The Death of Ivan Ilyich by Leo Tolstoy.

The Death of Ivan Ilyich (Смерть Ивана Ильича) is a novella by Leo Tolstoy written in the late 1870s and first published in 1886. It is one of the most famous, if not the most famous of Tolstoy's shorter works.

It begins with the death of Ivan Ilyich, a member of the Supreme Court who lead a relatively unremarkable life and died at the age of 45. As Tolstoy writes,
The story of Ivan Ilyich's life was of the most simplest, most ordinary and therefore the most terrible.
His death is discussed and thought of in rather practical terms: funeral arrangements, and what it means for his colleagues: will they be promoted, for example. From the second chapter, however, Tolstoy goes back several decades and describes the life of Ivan. He was the middle child, attended the School of Law at the age of thirteen, becomes a magistrate, and then gets married and has children. His marriage to Praskovya is happy at first but following the birth of their children she becomes increasingly irritable and self-absorbed, and so he throws himself into his career yet is still passed over in chances for promotion. When his financial strains lead him to moving back to St. Petersburg for a higher wage, he has an accident - a fairly unremarkable one - he misses the step on a ladder and bangs his side on the window frame. He is fine, except he is not: this sparks his slow and painful death. As he comes to terms with the fact that he is dying, his family are in denial and treat him as though he is ill but will recover. He is tormented by this, knowing he will die whilst those around him pretend otherwise with the exception of Gerasim, his butler who is essentially a contrast to the artificial life around him. Finally he realises this falseness was ever thus, and in realising this he feels some peace and joy. after which he dies.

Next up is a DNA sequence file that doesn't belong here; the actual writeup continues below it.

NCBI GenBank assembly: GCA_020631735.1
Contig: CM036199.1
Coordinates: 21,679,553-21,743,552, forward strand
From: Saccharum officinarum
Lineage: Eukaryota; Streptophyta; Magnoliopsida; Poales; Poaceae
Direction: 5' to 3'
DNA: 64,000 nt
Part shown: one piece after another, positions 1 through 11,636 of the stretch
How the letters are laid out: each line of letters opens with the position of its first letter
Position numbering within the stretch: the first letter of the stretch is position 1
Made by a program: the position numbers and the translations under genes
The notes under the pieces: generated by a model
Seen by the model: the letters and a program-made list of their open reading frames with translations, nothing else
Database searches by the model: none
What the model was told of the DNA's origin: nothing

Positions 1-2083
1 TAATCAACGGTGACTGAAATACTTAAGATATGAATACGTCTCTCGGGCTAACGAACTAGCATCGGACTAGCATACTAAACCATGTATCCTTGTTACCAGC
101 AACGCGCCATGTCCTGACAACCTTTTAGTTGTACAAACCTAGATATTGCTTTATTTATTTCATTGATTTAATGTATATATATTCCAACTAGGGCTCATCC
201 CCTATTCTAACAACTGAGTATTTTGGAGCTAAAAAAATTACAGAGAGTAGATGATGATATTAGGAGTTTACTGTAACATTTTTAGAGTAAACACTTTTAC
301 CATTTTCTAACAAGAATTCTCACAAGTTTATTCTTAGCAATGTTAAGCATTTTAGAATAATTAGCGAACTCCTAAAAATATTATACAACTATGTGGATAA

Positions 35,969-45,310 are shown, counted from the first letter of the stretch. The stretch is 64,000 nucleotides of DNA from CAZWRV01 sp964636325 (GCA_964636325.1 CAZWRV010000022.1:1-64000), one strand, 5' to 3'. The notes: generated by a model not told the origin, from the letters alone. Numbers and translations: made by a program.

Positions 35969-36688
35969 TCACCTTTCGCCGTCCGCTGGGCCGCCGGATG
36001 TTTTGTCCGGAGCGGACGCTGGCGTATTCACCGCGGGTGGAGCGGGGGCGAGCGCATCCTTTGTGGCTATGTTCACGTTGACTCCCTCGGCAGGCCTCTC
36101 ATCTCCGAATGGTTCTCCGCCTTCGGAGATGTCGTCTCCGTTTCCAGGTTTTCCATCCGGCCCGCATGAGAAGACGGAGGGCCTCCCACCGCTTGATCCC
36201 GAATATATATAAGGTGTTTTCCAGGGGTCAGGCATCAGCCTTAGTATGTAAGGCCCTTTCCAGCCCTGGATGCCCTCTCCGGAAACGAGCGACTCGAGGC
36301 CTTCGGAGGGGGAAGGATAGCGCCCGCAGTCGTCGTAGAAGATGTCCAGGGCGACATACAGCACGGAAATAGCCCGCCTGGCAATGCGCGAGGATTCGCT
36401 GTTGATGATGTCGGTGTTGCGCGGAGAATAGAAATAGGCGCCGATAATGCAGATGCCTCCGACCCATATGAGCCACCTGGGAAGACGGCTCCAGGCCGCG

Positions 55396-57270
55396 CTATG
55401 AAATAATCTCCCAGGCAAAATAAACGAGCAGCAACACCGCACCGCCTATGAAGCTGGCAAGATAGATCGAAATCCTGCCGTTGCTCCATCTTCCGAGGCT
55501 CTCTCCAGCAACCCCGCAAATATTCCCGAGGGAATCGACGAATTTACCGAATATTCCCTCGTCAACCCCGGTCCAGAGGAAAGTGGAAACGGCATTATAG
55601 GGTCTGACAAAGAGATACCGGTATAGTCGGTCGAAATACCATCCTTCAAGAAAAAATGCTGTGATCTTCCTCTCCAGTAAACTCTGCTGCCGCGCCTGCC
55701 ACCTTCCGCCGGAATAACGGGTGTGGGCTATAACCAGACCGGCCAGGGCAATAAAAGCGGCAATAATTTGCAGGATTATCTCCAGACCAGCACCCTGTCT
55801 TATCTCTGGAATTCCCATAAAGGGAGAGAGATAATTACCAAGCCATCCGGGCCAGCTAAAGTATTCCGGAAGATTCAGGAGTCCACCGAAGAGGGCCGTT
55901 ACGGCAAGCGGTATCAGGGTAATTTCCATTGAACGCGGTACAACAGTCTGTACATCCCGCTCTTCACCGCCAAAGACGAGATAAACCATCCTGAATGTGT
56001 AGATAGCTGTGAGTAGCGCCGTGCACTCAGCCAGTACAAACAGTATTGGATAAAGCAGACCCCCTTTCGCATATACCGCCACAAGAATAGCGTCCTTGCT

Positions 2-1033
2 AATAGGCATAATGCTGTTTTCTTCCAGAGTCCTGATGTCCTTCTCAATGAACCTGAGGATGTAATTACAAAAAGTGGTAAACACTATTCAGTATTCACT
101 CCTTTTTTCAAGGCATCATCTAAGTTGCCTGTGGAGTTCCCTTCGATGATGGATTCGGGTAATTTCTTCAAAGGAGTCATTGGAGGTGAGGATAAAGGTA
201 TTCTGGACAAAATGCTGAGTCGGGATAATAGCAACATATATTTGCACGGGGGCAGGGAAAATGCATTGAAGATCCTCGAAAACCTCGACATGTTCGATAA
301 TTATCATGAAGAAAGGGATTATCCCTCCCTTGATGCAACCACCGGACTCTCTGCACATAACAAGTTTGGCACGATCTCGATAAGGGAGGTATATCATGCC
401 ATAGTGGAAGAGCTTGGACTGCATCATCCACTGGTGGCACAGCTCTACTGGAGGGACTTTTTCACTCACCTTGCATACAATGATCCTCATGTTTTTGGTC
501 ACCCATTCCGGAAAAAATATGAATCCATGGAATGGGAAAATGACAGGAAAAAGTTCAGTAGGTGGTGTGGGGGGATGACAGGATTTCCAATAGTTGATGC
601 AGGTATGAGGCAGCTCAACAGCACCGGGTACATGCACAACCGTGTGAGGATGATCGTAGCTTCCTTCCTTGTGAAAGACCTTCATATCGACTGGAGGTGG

What's most striking about this novella is how mundane it is. Death in literature from the Ancients to the Victorians was always very remarkable: noble or tragic, often with romantic undertones, violent sometimes, revenge and retribution; so often there was a great and higher reason for dying. Not in The Death of Ivan Ilyich: he dies but those around him will move on, and he only died because he had a slight fall. In years to come he won't have been remembered: death in Tolstoy's story was everyday and ordinary. Yet to Ivan of course it was not ordinary, and Tolstoy depicts his mental struggle with incredible sensitivity - Tolstoy contrasts the mind and 'inner life' of Ivan with that which he projects and that which is perceived from the outside world, and it feels so very real. It's an outstanding work, and one of Tolstoy's absolute finest.


  1. hmmm being old, i shouldn't read this as it would lead to unproductive cogitation; but it does ring a bell; i might have read it sometime in the far distant past... excellent review, tx....


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